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Editorial: Optimism not warranted regarding progress on northern territories issue

In hosting a visit to Japan by Russian President Vladimir Putin in December, it is necessary to facilitate progress in addressing both the northern territories issue and economic cooperation in a well-balanced manner.

 

Prime Minister Shinzo Abe held talks with Putin in Peru, during which the prime minister confirmed that steady preparations would be made for the Russian president’s visit to our country. For half of the 70-minute top-level meeting, their interpreters were the only persons sitting in with them.

 

In commenting on peace treaty negotiations after the talks, Abe told reporters: “A process for resolving [the issue] is coming within sight.” The prime minister also emphasized that it would not be a very easy task to “make a big step forward” and said he would like to “go forward step by step.”

 

The return of the four northern islands has not been realized for more than 70 years since the end of World War II, and there still are persistent objections to their return in Russia. There is no cause for optimism regarding progress in negotiations over the territorial issue.

 

The prime minister is searching for clues regarding how to pave the way to solving the problem at a time when he is building a deepening relationship of trust with Putin, who has a strong power base. His strategy may be viewed as basically appropriate.

 

Prior to the meeting, the Japanese and Russian governments held vice-minister-level talks in Peru, during which they put together specific measures aimed at carrying out an eight-point economic cooperation plan. The measures included such schemes as Japan’s assistance for urban development in the Russian Far East.

 

The lineup of measures to be taken by Japan in promoting economic cooperation — a pump-priming overture aimed at achieving a breakthrough in the territorial issue — is nearing completion.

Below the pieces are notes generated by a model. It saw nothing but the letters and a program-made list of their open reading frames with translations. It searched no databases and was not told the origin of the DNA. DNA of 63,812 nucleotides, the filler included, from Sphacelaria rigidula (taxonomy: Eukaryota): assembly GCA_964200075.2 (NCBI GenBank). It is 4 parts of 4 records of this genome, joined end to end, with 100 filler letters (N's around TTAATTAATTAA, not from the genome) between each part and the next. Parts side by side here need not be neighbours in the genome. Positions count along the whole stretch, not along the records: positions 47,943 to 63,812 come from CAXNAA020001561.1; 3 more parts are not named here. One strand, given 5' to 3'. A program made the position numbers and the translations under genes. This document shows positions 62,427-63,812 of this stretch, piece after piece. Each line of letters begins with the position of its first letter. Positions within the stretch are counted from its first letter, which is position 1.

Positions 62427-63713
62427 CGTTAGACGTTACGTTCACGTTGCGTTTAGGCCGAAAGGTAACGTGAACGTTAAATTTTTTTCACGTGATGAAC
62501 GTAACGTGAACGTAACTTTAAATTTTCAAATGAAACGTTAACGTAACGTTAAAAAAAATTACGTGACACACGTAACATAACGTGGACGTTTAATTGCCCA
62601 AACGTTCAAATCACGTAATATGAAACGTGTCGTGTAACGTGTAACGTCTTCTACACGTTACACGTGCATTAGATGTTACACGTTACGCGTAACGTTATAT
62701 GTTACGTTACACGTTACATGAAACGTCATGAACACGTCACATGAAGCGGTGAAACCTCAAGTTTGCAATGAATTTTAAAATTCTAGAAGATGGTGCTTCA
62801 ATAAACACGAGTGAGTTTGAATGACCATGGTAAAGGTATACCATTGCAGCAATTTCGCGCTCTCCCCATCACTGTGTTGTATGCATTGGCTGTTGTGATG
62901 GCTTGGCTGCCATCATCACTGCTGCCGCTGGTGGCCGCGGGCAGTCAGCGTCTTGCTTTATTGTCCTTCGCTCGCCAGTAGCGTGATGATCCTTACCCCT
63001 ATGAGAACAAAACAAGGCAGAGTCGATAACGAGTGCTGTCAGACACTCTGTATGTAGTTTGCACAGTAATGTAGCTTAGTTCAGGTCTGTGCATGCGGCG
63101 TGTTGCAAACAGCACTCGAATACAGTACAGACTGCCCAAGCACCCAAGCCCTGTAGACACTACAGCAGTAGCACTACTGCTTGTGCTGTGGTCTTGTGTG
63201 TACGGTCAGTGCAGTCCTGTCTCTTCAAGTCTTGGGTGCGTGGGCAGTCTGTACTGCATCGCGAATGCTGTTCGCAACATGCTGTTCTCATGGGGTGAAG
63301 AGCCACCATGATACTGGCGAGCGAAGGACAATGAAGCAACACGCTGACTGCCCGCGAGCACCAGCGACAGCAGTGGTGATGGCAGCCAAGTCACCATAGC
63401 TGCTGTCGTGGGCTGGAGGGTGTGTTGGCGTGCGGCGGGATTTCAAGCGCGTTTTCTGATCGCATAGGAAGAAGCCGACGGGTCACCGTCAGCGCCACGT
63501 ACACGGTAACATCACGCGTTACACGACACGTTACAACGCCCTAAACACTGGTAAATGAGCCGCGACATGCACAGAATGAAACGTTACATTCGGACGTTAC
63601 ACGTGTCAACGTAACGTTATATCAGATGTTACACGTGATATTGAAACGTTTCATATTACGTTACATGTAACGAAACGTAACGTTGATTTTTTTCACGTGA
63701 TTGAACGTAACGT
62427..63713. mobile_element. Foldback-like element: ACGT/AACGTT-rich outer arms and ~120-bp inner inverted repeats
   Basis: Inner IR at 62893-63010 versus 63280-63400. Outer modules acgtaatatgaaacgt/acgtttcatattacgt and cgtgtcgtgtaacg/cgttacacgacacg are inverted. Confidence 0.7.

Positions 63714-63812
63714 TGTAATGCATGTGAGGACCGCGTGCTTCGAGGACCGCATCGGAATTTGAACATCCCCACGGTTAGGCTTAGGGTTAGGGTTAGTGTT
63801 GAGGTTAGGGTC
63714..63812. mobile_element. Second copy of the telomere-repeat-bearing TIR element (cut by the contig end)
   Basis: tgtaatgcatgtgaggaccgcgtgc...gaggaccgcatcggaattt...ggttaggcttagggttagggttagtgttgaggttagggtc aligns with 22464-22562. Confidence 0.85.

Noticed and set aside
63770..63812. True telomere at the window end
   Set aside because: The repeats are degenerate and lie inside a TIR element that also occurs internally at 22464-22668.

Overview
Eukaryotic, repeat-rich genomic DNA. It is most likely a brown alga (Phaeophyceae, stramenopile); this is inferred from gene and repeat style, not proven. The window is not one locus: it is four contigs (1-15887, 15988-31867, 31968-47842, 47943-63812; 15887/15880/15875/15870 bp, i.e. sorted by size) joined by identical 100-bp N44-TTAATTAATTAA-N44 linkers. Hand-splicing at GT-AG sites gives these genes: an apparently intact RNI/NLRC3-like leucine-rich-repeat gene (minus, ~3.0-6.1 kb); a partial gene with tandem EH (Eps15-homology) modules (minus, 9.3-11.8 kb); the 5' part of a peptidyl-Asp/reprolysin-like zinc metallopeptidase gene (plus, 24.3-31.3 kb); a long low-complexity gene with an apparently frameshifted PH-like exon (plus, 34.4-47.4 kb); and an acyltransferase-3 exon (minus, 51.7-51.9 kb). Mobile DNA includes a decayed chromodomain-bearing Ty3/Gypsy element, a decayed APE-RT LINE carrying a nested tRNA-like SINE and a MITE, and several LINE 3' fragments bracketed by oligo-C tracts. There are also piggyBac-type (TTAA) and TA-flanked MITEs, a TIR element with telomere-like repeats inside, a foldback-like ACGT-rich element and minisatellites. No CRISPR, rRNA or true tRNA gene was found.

Watch U.S., Russia moves

 

As early as early next month, Foreign Minister Fumio Kishida is scheduled to hold talks with his Russian counterpart Sergei Lavrov in Russia, and they will coordinate matters related to Putin’s visit to Japan.

 

It is worrying to note that Putin’s true intentions with respect to territorial talks are still indiscernible.

 

In the latest talks, he pointed out that during the first half of this year, Japan-Russia trade decreased by 36 percent from a year earlier, partly due to the economic sanctions imposed on Russia by the United States and Europe. His remark can be regarded as an attempt to urge Japan to expand its economic cooperation.

 

If nothing is offered from Russia in addressing the territorial issue, however, it is unreasonable for that country to expect large-scale economic cooperation. Putin will be required to earnestly endeavor to make headway on the territorial issue if he seeks to achieve even greater results through his visit to Japan.

 

The administration of U.S. President Barack Obama, which is at odds with Russia over the Ukraine and Syrian situations, has expressed strong anxiety about a closer relationship being formed between Abe and Putin. The prime minister must explain to Obama again about the aim of improving Japan-Russia relations, thereby obtaining his understanding in this respect.

 

U.S. President-elect Donald Trump has displayed an eagerness to mend relations between the United States and Russia. How will this affect negotiations over the northern territories?

 

It has been predicted that the importance of making concessions to Japan, and driving a wedge into our nation’s ties with the United States and European countries, will lessen for Russia if that country can build favorable relations with the United States.

 

It is indispensable for Japan to keep close watch on the U.S. and Russian moves, too.

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